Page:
Colour: Many Colours
Rex cats have been reported from many places at different times, but in most cases the individual animals with the sparse, wavy 'rex coat' have not been used for breeding and their genetic properties have died with them. In several cases, however, they have been developed systematically to start new 'pure-breeds'.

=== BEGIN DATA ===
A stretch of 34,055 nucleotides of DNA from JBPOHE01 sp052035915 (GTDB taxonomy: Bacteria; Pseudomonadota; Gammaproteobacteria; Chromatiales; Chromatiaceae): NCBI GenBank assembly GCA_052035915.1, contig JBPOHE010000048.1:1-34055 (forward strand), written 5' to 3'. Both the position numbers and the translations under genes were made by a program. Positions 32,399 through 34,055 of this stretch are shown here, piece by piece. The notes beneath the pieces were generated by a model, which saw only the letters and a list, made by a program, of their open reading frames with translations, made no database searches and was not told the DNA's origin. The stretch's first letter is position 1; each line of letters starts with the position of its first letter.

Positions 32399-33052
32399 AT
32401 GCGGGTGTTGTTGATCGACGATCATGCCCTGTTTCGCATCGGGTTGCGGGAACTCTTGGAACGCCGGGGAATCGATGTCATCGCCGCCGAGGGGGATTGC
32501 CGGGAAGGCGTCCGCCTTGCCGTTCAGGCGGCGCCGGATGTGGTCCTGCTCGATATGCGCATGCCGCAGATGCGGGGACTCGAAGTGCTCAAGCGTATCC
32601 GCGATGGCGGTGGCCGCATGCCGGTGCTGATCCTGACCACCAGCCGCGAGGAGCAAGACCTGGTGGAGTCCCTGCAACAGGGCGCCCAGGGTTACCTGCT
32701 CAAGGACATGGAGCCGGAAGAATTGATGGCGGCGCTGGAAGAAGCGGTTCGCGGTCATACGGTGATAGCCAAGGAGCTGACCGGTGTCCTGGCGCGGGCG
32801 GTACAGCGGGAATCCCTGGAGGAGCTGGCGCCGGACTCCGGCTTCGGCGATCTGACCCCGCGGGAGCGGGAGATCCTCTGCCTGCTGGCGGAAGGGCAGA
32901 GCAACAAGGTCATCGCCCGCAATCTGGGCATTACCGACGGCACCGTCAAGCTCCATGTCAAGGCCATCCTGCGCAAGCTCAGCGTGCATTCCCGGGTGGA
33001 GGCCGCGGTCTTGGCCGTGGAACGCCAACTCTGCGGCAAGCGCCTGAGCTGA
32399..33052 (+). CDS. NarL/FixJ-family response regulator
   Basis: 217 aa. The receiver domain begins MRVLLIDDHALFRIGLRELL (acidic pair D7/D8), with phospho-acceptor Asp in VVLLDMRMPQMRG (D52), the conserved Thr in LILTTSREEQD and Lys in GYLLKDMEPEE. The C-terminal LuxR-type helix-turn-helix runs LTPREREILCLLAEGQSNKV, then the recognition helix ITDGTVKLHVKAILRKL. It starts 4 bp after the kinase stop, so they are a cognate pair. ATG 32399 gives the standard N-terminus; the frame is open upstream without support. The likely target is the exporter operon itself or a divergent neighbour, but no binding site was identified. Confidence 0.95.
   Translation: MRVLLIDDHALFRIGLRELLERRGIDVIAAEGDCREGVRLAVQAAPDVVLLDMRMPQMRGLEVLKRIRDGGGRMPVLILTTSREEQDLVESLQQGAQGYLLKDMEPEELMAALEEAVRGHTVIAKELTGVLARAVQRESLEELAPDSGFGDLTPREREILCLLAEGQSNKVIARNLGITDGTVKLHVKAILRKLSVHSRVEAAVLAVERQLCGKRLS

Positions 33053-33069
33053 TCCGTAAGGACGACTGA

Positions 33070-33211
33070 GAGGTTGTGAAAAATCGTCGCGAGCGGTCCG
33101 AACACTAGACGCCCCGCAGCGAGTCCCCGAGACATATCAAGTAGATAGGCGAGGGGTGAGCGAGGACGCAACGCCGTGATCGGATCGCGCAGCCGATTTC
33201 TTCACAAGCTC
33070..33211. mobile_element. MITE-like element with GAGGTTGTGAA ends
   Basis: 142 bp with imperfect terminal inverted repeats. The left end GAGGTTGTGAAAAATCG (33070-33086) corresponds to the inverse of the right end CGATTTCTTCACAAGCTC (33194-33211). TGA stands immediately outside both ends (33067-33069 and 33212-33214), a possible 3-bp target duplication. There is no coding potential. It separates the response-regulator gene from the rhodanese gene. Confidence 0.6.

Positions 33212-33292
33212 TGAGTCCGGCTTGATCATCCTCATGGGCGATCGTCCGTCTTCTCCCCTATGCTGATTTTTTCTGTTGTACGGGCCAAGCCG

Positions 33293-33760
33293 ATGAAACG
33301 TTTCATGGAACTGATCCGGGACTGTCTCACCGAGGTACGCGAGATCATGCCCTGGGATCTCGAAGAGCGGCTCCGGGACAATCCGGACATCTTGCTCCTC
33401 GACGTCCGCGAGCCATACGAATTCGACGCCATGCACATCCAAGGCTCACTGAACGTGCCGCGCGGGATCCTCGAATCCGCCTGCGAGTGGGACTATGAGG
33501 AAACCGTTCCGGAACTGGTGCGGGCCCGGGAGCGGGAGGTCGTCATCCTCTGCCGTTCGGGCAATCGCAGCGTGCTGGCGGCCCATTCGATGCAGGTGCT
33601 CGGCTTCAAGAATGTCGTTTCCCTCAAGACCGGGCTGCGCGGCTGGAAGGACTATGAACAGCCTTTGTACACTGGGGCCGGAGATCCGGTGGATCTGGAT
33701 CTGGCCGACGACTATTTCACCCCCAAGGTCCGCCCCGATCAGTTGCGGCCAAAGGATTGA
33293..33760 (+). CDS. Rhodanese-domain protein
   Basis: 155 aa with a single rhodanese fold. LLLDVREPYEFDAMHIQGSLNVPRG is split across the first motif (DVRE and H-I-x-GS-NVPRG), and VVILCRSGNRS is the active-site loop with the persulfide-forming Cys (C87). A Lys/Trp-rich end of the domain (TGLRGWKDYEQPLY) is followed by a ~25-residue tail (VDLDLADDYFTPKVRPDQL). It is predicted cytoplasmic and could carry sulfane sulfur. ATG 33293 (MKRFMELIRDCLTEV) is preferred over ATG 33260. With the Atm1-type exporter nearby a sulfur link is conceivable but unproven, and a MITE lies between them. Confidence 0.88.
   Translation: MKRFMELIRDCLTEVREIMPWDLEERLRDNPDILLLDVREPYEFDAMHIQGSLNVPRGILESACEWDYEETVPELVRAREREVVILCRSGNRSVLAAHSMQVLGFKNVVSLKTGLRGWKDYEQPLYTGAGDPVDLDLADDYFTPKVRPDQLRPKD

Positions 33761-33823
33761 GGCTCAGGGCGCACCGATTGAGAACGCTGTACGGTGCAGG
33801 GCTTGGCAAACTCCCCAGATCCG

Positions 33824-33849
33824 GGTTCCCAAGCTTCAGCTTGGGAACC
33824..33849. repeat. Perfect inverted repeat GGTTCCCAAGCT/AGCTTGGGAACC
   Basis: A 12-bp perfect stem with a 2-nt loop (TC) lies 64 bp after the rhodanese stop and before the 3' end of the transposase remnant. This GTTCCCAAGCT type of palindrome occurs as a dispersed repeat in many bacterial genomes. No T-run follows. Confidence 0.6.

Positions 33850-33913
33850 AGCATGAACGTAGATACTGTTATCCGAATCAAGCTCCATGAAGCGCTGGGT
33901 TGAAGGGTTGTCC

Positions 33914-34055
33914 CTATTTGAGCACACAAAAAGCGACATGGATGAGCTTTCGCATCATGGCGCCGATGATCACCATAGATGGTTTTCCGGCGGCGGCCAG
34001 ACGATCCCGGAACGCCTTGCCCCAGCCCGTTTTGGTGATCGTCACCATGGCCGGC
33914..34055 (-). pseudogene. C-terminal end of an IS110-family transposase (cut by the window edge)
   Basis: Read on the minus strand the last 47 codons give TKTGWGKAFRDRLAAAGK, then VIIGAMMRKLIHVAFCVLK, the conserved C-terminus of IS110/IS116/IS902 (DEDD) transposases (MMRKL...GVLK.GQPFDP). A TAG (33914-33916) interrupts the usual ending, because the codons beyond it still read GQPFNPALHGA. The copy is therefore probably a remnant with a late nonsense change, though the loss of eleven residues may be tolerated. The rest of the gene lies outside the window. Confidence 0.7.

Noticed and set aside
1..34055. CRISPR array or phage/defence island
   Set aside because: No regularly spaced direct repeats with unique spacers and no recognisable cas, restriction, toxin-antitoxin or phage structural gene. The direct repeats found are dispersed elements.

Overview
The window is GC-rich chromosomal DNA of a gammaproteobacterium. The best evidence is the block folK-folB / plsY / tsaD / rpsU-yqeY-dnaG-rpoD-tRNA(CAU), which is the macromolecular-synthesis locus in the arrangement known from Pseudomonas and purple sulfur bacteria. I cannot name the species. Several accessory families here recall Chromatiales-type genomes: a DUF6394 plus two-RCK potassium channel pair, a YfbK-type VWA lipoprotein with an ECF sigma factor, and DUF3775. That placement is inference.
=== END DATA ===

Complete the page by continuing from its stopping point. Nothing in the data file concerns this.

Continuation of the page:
Owner's GuideDomestic Breeds. Rex cats have been reported from many places at different times, but in most cases the individual animals with the sparse, wavy 'rex coat' have not been used for breeding and their genetic properties have died with them. In several cases, however, they have been developed systematically to start new 'pure-breeds'. The following are cases that have been specifically recorded (See also separate entries for each breed): 1. 1930/1. Prussian Rex Cat. Discovered in East Prussia, but not developed. 2. 1930s. Karakul Cat. Recorded in America, but not developed. 3. 1946. German Rex Cat. Discovered in the ruins of E. Berlin after World War II. Used in successful crosses with the Cornish Rex, but apparently no longer preserved as a distinct breed. 4. 1950. Italian Rex Cat. Not developed as a breed. Vanished in one generation. 5 1950. Cornish Rex Cat. Discovered in a litter of farm cats in Cornwall and carefully in-bred to develop the breed. Remains a popular Rex breed today. 6. 1953. Ohio Rex Cat. Born in an otherwise normal litter, but not developed as a breed. 7. 1959. Oregon Rex Cat. An American strain which seems to have been overshadowed by the popular Cornish Rex. 8. 1959. California Rex Cat. Found in an animal shelter. Because of its longer, wavy coat it was called a 'Marcel Cat'. 9. 1960. Devon Rex Cat. Discovered in Devon and developed into a popular breed. Although geographically close to the Cornish Rex, the Devon Rex depends on a different gene for its curly coat. 10.1972. Victoria Rex Cat. Cat carrying curly-coated Rex gene found in Victoria , London, the offspring of feral cats in that district. 11.1985. Dutch Rex Cat. A recent addition to the Rex breeds, the Dutch version has a coarser wavy coat, with a more bristly texture. 12.1987. Selkirk Rex Cat. Another American Rex strain, this one was discovered in Wyoming. Its curly coat is thicker than typical rex breeds. 13.1988. Rexed Maine Coon Cat. Rare cases of Main Coon Cats with wavy, Rex hair have recently been reported by British breeders. 14.1991. Urals Rex Cat. Discovered in Russia. 15.1990s. Longhair Rex. Eastern European breeders are reported to have crossed Rex Cats with Persians to create a long-haired Rex. 16.1990s. Poodle Cat. A new breed of Rex Cat with folded ears, created by crossing Devon Rex with Scottish Fold. History: The genes for the sparse, short, curly hair of all the Rex breeds are recessives that seem to crop up as random mutations in different parts of the world. If left alone, they soon vanish, but if carefully inbred to intensify them, can be used to start a new form of pedigree cat. Most of the 'founding felines' of the various Rex breeds have been local strays or farm cats, spotted by enthusiasts, rescued and employed as foundation breeding stock. At least two genes appear to be involved: GEN 1. REX. No.33. (The Cornish and German) and GEN 2. REX. No.33a.(The Devon only). The new Selkirk Rex appears to be a third, and the Rex gene observed in Main Coons may also be a different one. Unusual features: The wavy fur of these cats, lacking the usual guard-hairs of other breeds, gives them a strange, un-sleek appearance which is exaggerated by their slender, leggy bodies. The tight curling of their coats has given them the popular name of 'Poodle Cats'. In the world of Show Cats, the Rex breeds have caused heated arguments and divided experts into two rival groups. The pro-Rex faction sing the praises of Rex Cats because of their delightful personalities. They remain more affectionate, playful and inquisitive than other cats, the adults behaving more like kittens. The anti-Rex faction claim that the coats are 'imperfect' and give the animals a diseased look even when they are healthy. They also feel that the thinness of the coats of most Rex breeds makes the cats look unduly angular, awkward and lacking in typical feline grace. Despite these criticisms, some of the Rex breeds, at least, appear to have a strong enough following to ensure their future in the realm of pedigree cats and cat-shows. Breed Clubs: Rex Society International was formed in 1962 to promote the breeds. Rex Breeders United which is affiliated to the American CFA, publishes a quarterly magazine called The Forum. The club was formed in 1969. Address: 446 Itasca Ct. N.W., Rochester, MN 55901, USA. Rex Cat Association. Formed in 1989. Address: 37 Leycroft Gardens, Slade Green, Kent, DA8 2PA, England. Rex Cat Club. Formed in 1964. Address: Darby House, Sunbury-on-Thames, Middlesex, TW16 5PJ, England.
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